The BBC’s terror definition of convenience

The double standard evident in the language used by the BBC when reporting terror attacks in differing locations is regularly discussed on these pages and has been the subject of numerous complaints to the BBC.

In April of this year the BBC responded to one such complaint by stating that:

“Where there is an ongoing geopolitical conflict – as in the Middle East – to use the term “terror attack” or similar might be seen to be taking sides. There are those who might consider the actions of the Israeli government to be considered as terrorist acts.

In a situation where a country that is not involved in a direct physical combat comes under attack, it may be reasonable to construe that as a terrorist incident.

The use of such terminology is never an exact science but where a continuing conflict exists, it is reasonable that the BBC would not wish to appear to be taking sides.”

Regrettably, that response subsequently received endorsement from the UK’s communications regulator OFCOM.

The cynical approach behind the BBC’s policy came into full view last week in an interview with an Israeli guest in the September 19th edition of the BBC Radio 4 programme ‘Today‘ that was described as follows in the running order:

“The leader of one of the world’s most conflict-ridden cities has questioned official UK police advice to “run, hide, tell” during terror attacks and has suggested Britons should take on jihadists to save lives. Nir Barkat, the mayor of Jerusalem, said people should “engage” the enemy directly. He joins us on the program.”

In his introduction to that item (from 01:12:17 here) presenter John Humphrys made it perfectly clear that he (and his organisation) knows perfectly well that both Israel and the UK suffer from terror attacks.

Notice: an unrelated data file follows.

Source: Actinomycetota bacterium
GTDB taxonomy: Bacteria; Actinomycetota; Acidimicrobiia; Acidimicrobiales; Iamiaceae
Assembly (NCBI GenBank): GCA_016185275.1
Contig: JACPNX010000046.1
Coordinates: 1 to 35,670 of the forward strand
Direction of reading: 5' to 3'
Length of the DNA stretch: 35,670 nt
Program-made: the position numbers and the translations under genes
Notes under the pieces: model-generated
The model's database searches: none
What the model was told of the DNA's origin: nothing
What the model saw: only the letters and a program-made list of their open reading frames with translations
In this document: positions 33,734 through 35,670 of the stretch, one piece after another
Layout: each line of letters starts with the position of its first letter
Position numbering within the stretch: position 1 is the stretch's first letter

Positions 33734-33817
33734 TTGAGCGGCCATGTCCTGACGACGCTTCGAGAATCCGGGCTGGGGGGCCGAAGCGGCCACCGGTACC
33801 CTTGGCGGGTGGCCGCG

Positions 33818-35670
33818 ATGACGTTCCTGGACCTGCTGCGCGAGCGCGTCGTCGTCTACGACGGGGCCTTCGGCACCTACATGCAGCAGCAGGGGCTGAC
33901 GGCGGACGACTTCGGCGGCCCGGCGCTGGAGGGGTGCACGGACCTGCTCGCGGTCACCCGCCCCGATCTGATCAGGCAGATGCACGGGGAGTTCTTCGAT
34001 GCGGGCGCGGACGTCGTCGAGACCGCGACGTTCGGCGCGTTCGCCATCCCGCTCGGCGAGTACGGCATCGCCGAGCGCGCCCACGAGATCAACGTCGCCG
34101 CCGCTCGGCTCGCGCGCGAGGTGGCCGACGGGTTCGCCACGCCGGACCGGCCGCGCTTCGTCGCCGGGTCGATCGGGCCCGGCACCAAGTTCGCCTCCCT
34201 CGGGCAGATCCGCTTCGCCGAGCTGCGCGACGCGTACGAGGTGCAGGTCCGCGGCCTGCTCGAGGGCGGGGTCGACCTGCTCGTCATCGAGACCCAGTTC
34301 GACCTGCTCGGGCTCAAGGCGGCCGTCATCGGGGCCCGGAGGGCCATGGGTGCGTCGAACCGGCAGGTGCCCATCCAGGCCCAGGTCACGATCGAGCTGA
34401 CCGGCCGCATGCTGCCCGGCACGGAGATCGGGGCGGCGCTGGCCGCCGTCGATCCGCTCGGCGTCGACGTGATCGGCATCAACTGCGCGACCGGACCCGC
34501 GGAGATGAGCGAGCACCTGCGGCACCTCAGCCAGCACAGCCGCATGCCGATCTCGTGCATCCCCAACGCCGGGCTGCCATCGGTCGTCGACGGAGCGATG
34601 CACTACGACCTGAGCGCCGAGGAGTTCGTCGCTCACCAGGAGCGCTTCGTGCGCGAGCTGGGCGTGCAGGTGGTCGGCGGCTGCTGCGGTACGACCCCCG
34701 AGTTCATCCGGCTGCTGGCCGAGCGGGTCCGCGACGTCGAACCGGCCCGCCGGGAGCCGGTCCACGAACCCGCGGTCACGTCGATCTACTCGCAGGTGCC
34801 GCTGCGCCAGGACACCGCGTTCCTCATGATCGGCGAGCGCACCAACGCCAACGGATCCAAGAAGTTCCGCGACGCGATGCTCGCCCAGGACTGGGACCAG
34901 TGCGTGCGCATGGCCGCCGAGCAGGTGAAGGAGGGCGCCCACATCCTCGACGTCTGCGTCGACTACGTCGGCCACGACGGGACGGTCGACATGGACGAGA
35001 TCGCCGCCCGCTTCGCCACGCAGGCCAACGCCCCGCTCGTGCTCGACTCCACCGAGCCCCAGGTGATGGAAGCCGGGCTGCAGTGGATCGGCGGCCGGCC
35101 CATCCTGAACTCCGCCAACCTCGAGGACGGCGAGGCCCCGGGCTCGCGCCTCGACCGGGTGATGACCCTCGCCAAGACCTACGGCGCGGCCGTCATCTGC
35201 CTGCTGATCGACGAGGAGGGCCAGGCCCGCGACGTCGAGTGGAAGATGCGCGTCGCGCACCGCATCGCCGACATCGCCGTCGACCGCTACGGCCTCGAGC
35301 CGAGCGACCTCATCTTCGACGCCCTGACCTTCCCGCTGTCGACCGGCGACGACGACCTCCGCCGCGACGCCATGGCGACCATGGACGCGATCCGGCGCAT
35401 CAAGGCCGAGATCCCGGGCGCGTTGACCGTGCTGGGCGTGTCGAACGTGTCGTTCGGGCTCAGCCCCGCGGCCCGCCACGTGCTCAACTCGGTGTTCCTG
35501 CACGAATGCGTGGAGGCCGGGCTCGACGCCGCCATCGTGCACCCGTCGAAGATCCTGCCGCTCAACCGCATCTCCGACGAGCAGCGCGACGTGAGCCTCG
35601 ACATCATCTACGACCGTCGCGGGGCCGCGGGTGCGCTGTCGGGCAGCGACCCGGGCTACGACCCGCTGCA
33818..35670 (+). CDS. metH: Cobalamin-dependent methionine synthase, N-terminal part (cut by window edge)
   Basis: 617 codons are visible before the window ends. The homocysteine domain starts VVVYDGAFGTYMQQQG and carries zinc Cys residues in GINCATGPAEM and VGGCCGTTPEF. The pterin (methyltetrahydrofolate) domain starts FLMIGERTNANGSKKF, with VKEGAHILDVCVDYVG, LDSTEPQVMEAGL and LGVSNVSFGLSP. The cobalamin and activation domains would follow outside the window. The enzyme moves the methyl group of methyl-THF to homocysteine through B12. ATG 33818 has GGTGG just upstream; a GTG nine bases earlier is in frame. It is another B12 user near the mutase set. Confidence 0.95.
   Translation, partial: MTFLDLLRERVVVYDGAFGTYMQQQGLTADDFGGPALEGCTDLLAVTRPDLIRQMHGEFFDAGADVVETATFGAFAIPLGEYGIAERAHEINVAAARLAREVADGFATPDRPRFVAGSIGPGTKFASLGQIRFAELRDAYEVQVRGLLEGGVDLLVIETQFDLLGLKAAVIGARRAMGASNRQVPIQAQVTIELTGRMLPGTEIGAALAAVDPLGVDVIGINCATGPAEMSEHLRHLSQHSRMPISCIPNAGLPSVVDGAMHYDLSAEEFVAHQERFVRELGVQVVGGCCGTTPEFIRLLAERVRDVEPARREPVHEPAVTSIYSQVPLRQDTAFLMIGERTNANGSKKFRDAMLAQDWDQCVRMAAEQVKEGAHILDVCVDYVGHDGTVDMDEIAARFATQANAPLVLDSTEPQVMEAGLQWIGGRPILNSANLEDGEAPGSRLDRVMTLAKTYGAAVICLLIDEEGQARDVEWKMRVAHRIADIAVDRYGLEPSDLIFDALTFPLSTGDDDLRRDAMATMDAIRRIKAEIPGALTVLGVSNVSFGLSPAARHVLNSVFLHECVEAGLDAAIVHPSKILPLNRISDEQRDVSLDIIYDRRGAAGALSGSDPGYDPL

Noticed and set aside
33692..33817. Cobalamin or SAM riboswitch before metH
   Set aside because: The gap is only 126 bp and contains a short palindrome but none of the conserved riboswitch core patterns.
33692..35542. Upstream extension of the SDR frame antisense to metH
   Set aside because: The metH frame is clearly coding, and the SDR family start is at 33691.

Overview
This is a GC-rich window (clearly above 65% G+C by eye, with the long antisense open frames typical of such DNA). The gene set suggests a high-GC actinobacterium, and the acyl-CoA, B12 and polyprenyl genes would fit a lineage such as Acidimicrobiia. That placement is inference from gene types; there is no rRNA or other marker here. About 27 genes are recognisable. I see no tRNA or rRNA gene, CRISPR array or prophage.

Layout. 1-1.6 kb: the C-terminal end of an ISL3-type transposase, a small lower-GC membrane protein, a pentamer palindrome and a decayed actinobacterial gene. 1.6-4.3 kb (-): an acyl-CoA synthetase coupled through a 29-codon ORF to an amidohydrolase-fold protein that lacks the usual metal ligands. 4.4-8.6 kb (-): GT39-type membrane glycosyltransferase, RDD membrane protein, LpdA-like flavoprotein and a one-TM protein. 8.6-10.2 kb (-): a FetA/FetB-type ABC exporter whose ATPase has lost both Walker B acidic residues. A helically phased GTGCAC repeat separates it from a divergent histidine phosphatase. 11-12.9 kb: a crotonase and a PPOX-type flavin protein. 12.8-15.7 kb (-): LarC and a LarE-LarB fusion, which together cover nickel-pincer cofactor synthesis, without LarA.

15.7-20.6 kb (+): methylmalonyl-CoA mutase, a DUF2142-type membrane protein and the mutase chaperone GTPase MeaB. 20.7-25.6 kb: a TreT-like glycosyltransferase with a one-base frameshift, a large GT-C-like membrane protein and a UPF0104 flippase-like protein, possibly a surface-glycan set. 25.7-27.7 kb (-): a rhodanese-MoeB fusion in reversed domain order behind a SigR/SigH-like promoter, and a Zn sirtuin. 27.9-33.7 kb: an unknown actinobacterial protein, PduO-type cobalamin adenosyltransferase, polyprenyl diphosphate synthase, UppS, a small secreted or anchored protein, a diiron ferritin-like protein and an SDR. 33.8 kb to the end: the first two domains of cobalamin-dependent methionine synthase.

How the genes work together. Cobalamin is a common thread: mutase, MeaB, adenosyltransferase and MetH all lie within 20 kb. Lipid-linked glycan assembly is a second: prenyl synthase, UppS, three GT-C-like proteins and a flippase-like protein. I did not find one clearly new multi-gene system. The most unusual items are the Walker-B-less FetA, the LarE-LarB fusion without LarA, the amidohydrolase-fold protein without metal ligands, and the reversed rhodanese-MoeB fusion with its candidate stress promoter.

Humphrys: “The official advice to people in this country if they get caught up in a terrorist attack is ‘run, hide, tell’. But that, according to Nir Barkat, is wrong and he’s the mayor of Jerusalem which has seen more attacks than pretty much any other city on the planet and he’s on the line.”

In other words, when it is convenient for a particular purpose the BBC is perfectly happy to acknowledge both the existence and the scale of terrorism against Israelis. But when the corporation reports on (some of) those attacks in Israel, it deliberately refrains from describing them as terror because it is concerned about its own image and does “not wish to appear to be taking sides”.   

Related Articles:

Reviewing BBC reporting of vehicular attacks in France and Israel

BBC coverage of Berlin terror attack again highlights double standards

Absurdity of BBC’s ‘Language when Reporting Terrorism’ guidance on display again

BBC’s vehicular terrorism double standards on display again

BBC Complaints: terror attacks in Jerusalem and Tunisia are “very different”

BBC bias on terrorism highlighted again in reports from Spain 

 

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5 comments on “The BBC’s terror definition of convenience

  1. Pingback: The BBC’s terror definition of convenience | Matthews' Blog

  2. So it is a “terrorist” attack if a Moslem leaves a bomb on a London bus – but it is not a “terrorist” attack if a Moslem leaves a bomb on a Tel Aviv bus. The BBC could not make it more obvious how antiSemitic they are.

  3. If other countries had reported the IRA bombings in England in the 1980s (such as the Birmingham pub bombing, the bomb in Scott’s restaurant, the Bright hotel bomb) as “militant” or “freedom fighter” incidents or – and the BBC does – even refrained from reporting them at all, there would have been an outcry. Terrorist attacks on innocent people going about their everyday lives are terrorist attacks, no matter where they take place and who is behind them.

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